Bill Zwecker of the Chicago Sun Times gave the film 2 out of 4 stars, saying, "I kept getting a sense we’ve all been here before—both in animated and live-action presentations."[22] Kyle Smith of The New York Post gave the film one out of four stars, saying "Small fry will learn an important lesson taking in the recycled storyline of Ratchet & Clank: Like all recycling, it's garbage."[23] IGN gave the film a 6/10, saying, "Ratchet & Clank is not a bad movie by any means, especially when compared to some of the downright-terrible video game adaptations of the past two decades. But given the humor, action and sense of adventure of the games, the movie is ultimately a competent, shallow, disappointing take on the adventures of the plucky Lombax and his robot buddy. My advice is to stick to the stellar PlayStation 4 game."[24] GameSpot gave the film a mixed review, saying, "Ratchet & Clank pulls us across the universe at a breakneck pace, but it never seems to take us anywhere. The series may have found success in video games, but in the meantime, it's merely stumbled into film."[25]


  1. ^ a b Ford, Rebecca (May 13, 2015). "Cannes: Focus Nabs Video Game Movie 'Ratchet & Clank' for U.S. (Exclusive)". The Hollywood Reporter. Retrieved May 13, 2015. 
  2. ^ "RATCHET & CLANK (U)". British Board of Film Classification. March 21, 2016. Retrieved March 21, 2016. 
  3. ^ Sarto, Dan. "Kevin Munroe Talks ‘Ratchet & Clank’". Animation World Network. Retrieved April 29, 2016. 
  4. ^ a b "Ratchet & Clank (2016)". Box Office Mojo - Summary. Retrieved June 10, 2017. 
    "Ratchet & Clank (2016) - Foreign". Box Office Mojo. Retrieved July 4, 2017. 
  5. ^ Gaudiosi, John. "Sony PlayStation Franchise Ratchet And Clank Goes Hollywood With 3D Feature Film". Forbes. Retrieved 2013-04-23. 
  6. ^ a b Stevenson, James. "First Video: Ratchet & Clank Movie Hits Theaters 2015". PlayStation Blog. Sony Computer Entertainment. Retrieved 2013-04-23. 
  7. ^ a b c d e f g h i Vejvoda, Jim (May 13, 2015). "Ratchet & Clank Animated Movie Lines Up Star-Studded Voice Cast". IGN. Retrieved 13 May 2015. 
  8. ^ Ratchet and Clank [RatchetMovie] (September 17, 2013). "We are excited that @ShimermanArmin has joined the cast for #ratchetandclankmovie! @insomniacgames @Blockade @RainmakerEnt @PlayStation" (Tweet). Retrieved May 13, 2015 – via Twitter. 
    Paul Robinson [Topottsel] (September 17, 2013). "@RatchetMovie I assume this means Dr Nefarious is making is making an appearance? ;)" (Tweet). Retrieved May 13, 2015 – via Twitter. 
    Ratchet and Clank [RatchetMovie] (September 17, 2013). "@Topottsel Yep!" (Tweet). Retrieved May 13, 2015 – via Twitter. 
  9. ^ "Sneak peek: 'Ratchet & Clank' takes buddy comedy to space". Usatoday.com. 2016-02-09. Retrieved 2016-04-29. 
  10. ^ Beck, Jerry (2016-04-25). "20 Things You (Probably) Didn’t Know About "Ratchet & Clank" from Director Kevin Munroe". Blogs.indiewire.com. Retrieved 2016-04-29.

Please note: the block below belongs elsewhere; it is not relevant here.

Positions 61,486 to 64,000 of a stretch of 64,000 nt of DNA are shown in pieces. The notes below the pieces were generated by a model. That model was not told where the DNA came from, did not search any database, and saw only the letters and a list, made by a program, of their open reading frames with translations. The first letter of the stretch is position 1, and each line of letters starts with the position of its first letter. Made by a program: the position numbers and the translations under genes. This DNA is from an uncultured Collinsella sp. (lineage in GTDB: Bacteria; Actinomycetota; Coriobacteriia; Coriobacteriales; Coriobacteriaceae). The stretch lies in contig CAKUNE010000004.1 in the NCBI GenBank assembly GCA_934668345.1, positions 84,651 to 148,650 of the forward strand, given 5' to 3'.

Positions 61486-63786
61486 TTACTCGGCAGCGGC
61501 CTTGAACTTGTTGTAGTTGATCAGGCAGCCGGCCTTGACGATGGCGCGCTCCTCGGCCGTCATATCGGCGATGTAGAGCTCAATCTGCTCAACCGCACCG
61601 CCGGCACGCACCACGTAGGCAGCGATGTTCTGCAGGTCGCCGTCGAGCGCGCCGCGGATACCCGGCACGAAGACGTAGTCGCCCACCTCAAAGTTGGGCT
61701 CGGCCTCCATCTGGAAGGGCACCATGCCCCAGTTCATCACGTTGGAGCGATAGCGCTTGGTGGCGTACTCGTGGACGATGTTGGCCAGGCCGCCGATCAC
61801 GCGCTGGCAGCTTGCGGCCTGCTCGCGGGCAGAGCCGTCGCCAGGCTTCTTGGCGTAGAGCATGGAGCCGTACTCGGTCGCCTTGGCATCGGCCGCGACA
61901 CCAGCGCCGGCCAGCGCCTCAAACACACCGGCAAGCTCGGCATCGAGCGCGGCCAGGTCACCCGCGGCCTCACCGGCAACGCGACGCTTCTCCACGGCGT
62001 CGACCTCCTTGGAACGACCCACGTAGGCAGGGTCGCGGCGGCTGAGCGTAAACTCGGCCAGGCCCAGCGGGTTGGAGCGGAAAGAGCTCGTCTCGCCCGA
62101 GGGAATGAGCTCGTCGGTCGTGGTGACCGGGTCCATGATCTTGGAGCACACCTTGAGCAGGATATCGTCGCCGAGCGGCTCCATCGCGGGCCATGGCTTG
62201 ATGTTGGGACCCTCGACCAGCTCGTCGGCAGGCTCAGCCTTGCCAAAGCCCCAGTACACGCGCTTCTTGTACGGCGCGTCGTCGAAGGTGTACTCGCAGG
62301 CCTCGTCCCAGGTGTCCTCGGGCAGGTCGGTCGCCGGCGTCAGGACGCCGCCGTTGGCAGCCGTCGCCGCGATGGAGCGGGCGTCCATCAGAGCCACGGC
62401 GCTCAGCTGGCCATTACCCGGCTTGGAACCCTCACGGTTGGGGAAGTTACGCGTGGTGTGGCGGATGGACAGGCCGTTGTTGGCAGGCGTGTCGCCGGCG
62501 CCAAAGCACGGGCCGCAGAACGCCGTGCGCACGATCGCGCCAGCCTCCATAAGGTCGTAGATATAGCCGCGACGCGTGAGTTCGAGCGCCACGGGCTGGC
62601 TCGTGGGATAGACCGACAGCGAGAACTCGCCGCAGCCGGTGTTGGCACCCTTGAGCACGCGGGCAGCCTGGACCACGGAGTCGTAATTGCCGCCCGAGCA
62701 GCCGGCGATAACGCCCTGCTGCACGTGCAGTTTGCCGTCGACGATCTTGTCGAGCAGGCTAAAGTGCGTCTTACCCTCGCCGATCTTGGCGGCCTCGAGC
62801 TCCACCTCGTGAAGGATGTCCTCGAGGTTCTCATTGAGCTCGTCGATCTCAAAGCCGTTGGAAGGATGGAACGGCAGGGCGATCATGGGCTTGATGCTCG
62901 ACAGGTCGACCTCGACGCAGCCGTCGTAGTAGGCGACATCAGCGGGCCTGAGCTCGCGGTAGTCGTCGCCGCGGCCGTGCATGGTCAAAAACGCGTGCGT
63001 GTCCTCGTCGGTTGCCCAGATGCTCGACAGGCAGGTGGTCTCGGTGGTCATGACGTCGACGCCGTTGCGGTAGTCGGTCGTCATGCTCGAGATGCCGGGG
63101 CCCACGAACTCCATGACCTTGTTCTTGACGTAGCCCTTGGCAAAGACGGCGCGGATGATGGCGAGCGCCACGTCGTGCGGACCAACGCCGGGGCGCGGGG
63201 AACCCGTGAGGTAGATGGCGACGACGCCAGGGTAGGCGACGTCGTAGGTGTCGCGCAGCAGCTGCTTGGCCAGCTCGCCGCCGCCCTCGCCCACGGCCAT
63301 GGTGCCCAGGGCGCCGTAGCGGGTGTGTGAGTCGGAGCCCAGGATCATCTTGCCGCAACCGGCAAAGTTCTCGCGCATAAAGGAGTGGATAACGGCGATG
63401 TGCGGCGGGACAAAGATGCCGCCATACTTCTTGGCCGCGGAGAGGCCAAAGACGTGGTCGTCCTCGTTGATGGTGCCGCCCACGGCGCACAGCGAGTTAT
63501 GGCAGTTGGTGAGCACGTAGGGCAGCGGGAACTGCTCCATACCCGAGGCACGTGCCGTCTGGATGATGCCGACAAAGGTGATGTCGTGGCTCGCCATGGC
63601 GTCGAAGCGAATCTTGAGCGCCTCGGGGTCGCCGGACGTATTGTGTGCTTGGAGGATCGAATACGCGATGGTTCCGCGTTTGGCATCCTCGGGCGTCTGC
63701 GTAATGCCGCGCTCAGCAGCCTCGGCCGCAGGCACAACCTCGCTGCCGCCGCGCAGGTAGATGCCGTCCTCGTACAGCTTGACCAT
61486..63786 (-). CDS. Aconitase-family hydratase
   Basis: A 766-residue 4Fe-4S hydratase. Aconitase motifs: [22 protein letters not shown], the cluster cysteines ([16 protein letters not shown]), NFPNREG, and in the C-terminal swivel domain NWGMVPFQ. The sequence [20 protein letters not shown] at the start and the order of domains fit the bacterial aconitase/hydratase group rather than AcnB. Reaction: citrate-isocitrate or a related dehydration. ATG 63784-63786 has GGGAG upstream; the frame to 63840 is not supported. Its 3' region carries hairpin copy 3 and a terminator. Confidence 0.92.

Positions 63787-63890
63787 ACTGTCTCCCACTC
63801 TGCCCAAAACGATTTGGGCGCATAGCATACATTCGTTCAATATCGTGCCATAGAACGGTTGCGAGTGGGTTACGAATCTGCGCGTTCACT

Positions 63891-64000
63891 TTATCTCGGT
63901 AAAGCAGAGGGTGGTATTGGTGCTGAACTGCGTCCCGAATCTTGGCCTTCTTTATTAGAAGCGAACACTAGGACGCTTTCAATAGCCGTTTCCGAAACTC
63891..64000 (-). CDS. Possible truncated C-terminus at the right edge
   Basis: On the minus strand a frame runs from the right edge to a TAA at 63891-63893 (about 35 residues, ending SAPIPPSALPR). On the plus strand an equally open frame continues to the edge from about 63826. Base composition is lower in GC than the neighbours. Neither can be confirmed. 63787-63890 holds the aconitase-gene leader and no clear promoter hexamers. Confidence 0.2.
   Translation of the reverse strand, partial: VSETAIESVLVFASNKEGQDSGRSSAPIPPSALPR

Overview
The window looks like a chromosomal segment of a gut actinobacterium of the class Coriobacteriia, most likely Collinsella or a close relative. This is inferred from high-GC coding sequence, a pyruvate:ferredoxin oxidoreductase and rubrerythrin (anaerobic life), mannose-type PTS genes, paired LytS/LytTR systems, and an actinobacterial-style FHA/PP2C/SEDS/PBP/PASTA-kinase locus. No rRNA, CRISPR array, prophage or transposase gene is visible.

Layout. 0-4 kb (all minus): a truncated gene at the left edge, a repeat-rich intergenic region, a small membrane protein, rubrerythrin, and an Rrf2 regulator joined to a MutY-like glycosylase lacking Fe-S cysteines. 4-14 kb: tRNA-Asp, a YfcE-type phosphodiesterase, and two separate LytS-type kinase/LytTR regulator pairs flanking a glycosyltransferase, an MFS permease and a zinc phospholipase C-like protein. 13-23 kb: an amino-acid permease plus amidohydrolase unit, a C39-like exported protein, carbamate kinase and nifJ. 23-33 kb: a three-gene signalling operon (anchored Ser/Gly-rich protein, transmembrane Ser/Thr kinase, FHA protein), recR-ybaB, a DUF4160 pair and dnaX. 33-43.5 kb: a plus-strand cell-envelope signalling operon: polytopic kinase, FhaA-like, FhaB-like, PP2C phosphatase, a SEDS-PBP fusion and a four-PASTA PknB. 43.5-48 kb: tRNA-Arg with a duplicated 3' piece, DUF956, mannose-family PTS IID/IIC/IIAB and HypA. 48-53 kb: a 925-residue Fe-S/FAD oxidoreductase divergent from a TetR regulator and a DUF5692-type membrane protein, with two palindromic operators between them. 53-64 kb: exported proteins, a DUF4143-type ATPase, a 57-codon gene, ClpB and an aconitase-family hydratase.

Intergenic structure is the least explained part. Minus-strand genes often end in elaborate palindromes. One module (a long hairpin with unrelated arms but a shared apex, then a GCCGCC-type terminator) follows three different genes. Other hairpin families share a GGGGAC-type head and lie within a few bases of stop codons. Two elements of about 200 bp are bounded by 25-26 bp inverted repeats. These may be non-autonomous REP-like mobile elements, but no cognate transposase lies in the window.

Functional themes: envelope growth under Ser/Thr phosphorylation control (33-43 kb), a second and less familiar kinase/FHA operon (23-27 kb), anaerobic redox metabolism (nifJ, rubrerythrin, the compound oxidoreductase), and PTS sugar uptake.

11. ^ Graser, Marc. "‘Ratchet & Clank’ Games Get Film Treatment (EXCLUSIVE)". Variety. Retrieved 2013-04-23. 
  12. ^ "Insomniac games, Ratchet and Clank". 
  13. ^ "Ratchet & Clank Movie Releases April 29, 2016 in US". Blog.us.playstation.com. Retrieved 2016-04-29. 
  14. ^ "RATCHET & CLANK Hits Digital HD 8/9 and Blu-ray & DVD 8/23. Pre-Order It Today!". June 17, 2016. Retrieved July 23, 2016.  The movie has grossed $1,502,335 in domestic DVD and Blu-Ray sales.
  15. ^ Berhoeven, Beatrice. "Disney’s ‘The Jungle Book’ to Lead Third Weekend in a Row Ahead of ‘Keanu’". TheWrap. Retrieved April 26, 2016. 
  16. ^ a b "Jungle Book’ Still Hot In Third Weekend With $35M-$36M; 'Mother's Day' Has Edge Over 'Keanu'". Deadline.com. 
  17. ^ "Rainmaker Entertainment Provides Financial Update With Respect to Ratchet & Clank Domestic Release". Marketwired. May 5, 2016. Retrieved May 8, 2016. 
  18. ^ D'Alessandro, Anthony (May 8, 2016). "Disney’s Spoils Of ‘Civil War’: $61M+ Saturday As ‘Captain America’ Heads To $181.8M". Deadline.com. Retrieved May 8, 2016. 
  19. ^ Jason, Connell, May 20, 2016 "Is the 2016 Video Game Film Adaptation Line-Up Doomed?" (http://www.hardcoregamer.com/2016/05/20/is-the-2016-video-game-film-adaptation-line-up-doomed/207906/). Hardcore Gamer. Accessed 22 May 2016.
  20. ^ "Ratchet & Clank (2016)". Rotten Tomatoes. Retrieved August 26, 2016. 
  21. ^ "Ratchet & Clank reviews". Metacritic. Retrieved April 28, 2016. 
  22. ^ "‘Ratchet & Clank’ falls short of originality points". Chicago Sun Times. Retrieved April 28, 2016. 
  23. ^ "'Taking Ratchet & Clank from video game to the big screen is a Transgalactic Mistake". New York Post. Retrieved April 30, 2016. 
  24. ^ "Ratchet and Clank: The Movie Review". IGN. 2016-04-28. Retrieved 2016-05-01. 
  25. ^ Mahardy, Mike (2016-04-12). "Ratchet and Clank Movie Review". GameSpot. Retrieved 2016-05-01. 

External links[edit]